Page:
A rugged, whitewater river flowing northward through deep canyons, the New River is among the oldest rivers on the continent. New River Gorge National River in West Virginia encompasses over 70,000 acres of land along the New River, is rich in cultural and natural history, and offers an abundance of scenic and recreational opportunities.
Big Southern Butte is one of two domes rising from a sea of basalt near the center of the eastern Snake River Plain in Idaho. The butte is one of the largest volcanic domes in the world, but at 300,000 years old it is also one of the youngest. Hikers who trek to the 7,550-foot high summit are rewarded with spectacular panoramic views. Photo by Devin Englestead, BLM Upper Snake Wildlife Biologist.
First light at Bosque del Apache National Wildlife Refuge in New Mexico. Established in November 22, 1939, the refuge has provided a critical stopover and wintering spot for thousands of sandhill cranes, geese and other waterfowl for 75 years. Bosque del Apache's sandhill crane population has multiplied from 18 birds in the 1840s to more than 20,000 birds today. Photo by Kim Hang Dessoliers (www.sharetheexperience.org).
STATEMENT OF WILLIAM D. SHADDOX, ACTING ASSOCIATE DIRECTOR, PARK PLANNING, FACILITIES AND LANDS, NATIONAL PARK SERVICE, NATIONAL PARK SERVICE, U.S. DEPARTMENT OF THE INTERIOR, BEFORE THE SENATE SUBCOMMITTEE ON NATIONAL PARKS OF THE COMMITTEE ON ENERGY AND NATURAL RESOURCES, CONCERNING H.R. 783, TO MODIFY THE BOUNDARY OF MESA VERDE NATIONAL PARK, AND FOR OTHER PURPOSES.
JULY 19, 2007
Mr. Chairman and members of the Subcommittee, thank you for the opportunity to appear before you today to present the Department of the Interior's views on H.R. 783, a bill to modify the boundary of Mesa Verde National Park.
The Department supports H.R. 783. On March 20, 2007, the Department testified in support of S. 126, an identical bill as introduced, before the Senate Subcommittee on National Parks.
H.R. 783 would adjust the boundary of Mesa Verde National Park (park) by adding to the park a total of approximately 360 acres, located near the park entrance. This land includes 324 acres currently owned by the Henneman family and 38 acres owned by the Mesa Verde Foundation. The Secretary is authorized to acquire the land by donation, purchase from a willing seller with donated or appropriated funds, or by exchange.
We estimate that $45,000 would be required for closing and survey costs for the Henneman property. Acquisition is estimated to cost approximately $1.5 million. At this time, operational costs are estimated to be minimal and are not expected to exceed approximately $20,000 per year. This acquisition would have to compete with other Park Service priorities for funds.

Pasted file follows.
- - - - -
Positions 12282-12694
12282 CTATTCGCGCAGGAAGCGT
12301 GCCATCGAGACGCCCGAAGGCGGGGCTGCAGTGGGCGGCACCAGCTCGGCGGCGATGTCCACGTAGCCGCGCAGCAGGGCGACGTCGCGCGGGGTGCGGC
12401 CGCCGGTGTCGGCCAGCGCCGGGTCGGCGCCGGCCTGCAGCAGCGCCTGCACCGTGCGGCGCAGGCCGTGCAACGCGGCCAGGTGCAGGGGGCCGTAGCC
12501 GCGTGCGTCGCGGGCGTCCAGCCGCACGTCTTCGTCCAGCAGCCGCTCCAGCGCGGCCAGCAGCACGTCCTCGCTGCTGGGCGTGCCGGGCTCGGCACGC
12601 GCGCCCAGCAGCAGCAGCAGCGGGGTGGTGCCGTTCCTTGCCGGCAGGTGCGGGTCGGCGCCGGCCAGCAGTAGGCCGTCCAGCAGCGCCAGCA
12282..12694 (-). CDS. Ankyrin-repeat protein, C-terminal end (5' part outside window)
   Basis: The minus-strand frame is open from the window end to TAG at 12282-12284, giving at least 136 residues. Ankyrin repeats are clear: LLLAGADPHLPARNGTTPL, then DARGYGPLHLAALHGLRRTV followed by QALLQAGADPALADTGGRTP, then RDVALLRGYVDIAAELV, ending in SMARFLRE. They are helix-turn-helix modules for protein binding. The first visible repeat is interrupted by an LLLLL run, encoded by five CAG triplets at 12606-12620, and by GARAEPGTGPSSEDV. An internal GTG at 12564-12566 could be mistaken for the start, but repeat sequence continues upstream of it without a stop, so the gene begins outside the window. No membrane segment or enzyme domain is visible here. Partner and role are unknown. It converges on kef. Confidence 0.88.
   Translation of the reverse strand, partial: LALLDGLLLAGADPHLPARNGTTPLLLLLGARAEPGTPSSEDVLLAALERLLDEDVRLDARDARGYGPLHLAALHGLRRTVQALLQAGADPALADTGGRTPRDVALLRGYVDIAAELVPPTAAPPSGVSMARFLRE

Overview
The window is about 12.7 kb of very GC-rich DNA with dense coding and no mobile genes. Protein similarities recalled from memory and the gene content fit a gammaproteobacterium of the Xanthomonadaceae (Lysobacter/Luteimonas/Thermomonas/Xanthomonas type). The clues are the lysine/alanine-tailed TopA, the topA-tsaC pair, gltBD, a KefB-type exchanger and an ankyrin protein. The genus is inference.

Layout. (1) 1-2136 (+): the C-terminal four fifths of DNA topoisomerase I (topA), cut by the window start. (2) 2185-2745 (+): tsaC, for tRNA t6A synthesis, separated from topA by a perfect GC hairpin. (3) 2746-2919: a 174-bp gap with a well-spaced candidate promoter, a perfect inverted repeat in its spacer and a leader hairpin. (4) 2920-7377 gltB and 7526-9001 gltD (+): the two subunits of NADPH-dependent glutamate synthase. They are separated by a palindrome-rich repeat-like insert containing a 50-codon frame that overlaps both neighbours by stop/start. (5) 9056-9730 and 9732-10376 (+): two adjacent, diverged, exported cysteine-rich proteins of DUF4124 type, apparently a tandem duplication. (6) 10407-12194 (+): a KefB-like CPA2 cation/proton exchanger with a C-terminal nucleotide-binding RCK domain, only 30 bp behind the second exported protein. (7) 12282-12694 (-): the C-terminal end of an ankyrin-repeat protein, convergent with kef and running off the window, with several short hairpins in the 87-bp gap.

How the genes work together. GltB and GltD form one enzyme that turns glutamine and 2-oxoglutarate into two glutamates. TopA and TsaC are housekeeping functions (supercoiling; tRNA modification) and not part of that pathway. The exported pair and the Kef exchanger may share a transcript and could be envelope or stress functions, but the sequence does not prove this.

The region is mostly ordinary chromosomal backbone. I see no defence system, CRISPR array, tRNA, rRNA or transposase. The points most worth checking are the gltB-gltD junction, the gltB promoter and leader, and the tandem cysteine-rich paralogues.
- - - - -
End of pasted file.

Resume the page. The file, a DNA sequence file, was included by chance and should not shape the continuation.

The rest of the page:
Mesa Verde was authorized as our nation's tenth national park in 1906 and currently includes 52,122 acres. The resources preserved at Mesa Verde include more than 4,000 known archeological sites, three million objects in the park's collections, and natural resources that provided a rich environment and supported the lives of the Ancestral Puebloans who lived there for more than 700 years.
The Henneman and Mesa Verde Foundation properties are adjacent to the current park boundary and in full view from the entrance road into the park. The property forms the foreground of the view of Point Lookout, the promontory which Congress added to the park in 1931. In addition to its strategic position at the park's entrance, the Henneman property possesses Ancestral Puebloan sites, a several-hundred-year-old pinyon-juniper forest, a major wildlife corridor and important winter habitat, and the largest recorded population of the globally imperiled Gray's Townsend daisy, a few of which are found within the current park boundary.
The Hennemans approached Mesa Verde National Park in 2002 with their desire to protect their property through its inclusion in the park. Currently, the Henneman property could be developed and is zoned for subdivision into 10-acre lots and the Hennemans have received written offers from a developer interested in constructing a high-end RV park and convention center on the property. Rather than selling for development, the Hennemans have entered into a contract to sell their property to The Conservation Fund by November 15, 2007, contingent upon passage of this boundary legislation and the availability of funds to acquire the property.
The Mesa Verde Foundation has been working with the park to provide a visitor information center adjacent to the collections facility being designed by the National Park Service for construction. The facility will be located in part on the Foundation property. The Foundation intends to donate their 38-acre parcel to the park, but cannot do so until the land has been included within the park boundary.
We understand that the Hennemans have discussed their desire to include their property in the park with the Montezuma County Commissioners. The commissioners' position was neutral, stating that this is a landowner-initiated project, and it is the right of the landowner to exercise their property rights as they desire. They have also talked with their neighbors about the proposal and no opposition has been voiced.
We recommend one amendment to correct the map reference in the bill. In section 3, paragraph 1 strike "entitled ‘2006 Proposed Mesa Verde National Park Boundary Adjustment'." and insert "entitled ‘Mesa Verde National Park Proposed Boundary Adjustment' numbered 307/80,180, and dated March 1, 2007."
Mr. Chairman, this concludes my testimony. I would be happy to answer any questions you or other members of the subcommittee might have.